For Art Illumination Use The Best Lights

Using Traditional Picture Lights Fo Illuminating Fine ArtArt illumination is done with lights of all kinds, and with so many fixture options available, a homeowner may feel lost when setting up a display. That’s okay, because fixtures aren’t made to be intuitive to most homeowners, and thankfully there are always experts willing to help out. If a homeowner wants a truly unique aesthetic, though, and one that most people are not going to dismiss right away, then they should consider an optical framing projector. This sophisticated display technology is made just for paintings and sculptures, and can do special things with light.

Usually, art illumination is handled with lights that most people will recognize right away. Anyone who has been in a museum recently will know what a track fixture is, as well as a down recessed fixture. Most people, though, have never seen what an optical framing projector can do, but once they do, they’ll realize there is no better way to display paintings and other creative subjects.

Optical framing projectors are installed inside the ceiling, so there is little evidence that a fixture is even present. When switched on, a sharply focused halogen beam paints the subject with halogen illumination, and with either a pair of adjustable shutters or a metal slide, there is no spill. That means that the projector only aims at the subject, and not the wall it is mounted to. That may sound simple, but it creates a breathtaking effect that can best be described as a glow. It’s almost haunting in its beauty, and a flourish that is sure to generate conversation and compliments.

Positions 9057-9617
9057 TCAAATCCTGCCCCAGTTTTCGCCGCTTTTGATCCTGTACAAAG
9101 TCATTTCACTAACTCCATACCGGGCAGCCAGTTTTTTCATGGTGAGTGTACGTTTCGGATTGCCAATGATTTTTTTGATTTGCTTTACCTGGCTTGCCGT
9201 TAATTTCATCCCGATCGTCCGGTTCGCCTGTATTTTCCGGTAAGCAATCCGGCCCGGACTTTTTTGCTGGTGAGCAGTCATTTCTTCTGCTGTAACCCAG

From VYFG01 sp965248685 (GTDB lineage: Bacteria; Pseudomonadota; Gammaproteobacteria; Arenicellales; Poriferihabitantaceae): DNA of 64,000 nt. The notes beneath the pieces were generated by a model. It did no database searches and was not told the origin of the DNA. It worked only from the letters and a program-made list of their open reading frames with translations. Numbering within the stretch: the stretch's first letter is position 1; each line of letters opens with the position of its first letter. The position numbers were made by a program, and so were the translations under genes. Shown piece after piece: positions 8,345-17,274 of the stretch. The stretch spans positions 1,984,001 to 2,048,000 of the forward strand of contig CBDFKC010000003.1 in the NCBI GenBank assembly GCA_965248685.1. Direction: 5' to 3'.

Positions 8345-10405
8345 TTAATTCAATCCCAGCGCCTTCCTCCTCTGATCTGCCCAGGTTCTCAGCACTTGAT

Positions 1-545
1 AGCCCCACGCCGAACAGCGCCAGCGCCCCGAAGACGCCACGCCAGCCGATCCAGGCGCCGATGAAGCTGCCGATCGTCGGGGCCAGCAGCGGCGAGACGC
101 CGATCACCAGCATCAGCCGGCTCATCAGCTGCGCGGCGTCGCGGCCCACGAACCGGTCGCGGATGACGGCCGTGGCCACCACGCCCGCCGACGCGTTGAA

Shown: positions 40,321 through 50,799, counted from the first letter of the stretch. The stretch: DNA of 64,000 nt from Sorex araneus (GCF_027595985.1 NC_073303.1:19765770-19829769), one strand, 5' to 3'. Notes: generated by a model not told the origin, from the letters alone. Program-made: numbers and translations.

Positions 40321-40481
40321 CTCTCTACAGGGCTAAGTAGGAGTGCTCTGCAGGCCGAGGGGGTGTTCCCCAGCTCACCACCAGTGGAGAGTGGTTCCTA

How To Focus Art Lights As A Homeowner

Experts Use A Variety Of Techniques For Lighting ArtworkA homeowner that learns how to focus art lights will be in a good position when it is time to place fixtures for a display. Every display has to contend with glare and shadows to some extent, and how the fixtures are adjusted to compensate for them will determine the overall quality of the display. If glare is present from most standard viewing angles, it will effectively render the painting invisible from normal viewing range. Shadows are also a pain because they affect the look of the painting and cannot be avoided by looking at the subject from a different angle. It is, therefore, important to eliminate these two annoyances from the equation.

This is easier said than done. When fixtures are in the ceiling, particularly in high ceilings, the angle at which the beam strikes the painting will force glare down into the viewer’s face. Offsetting the fixtures so that they cast glare off to the sides can prevent it from becoming a problem. If there is a deep frame or other object casting shadows, the fixture can, again, be offset to neutralize them.

An illumination expert will know how to focus the art lights just right to minimize the presence of glare and shadows. An expert will also know which fixtures will work best in a given setting, so it is always a good idea to consult with the professionals at Phantom Lighting before beginning the project.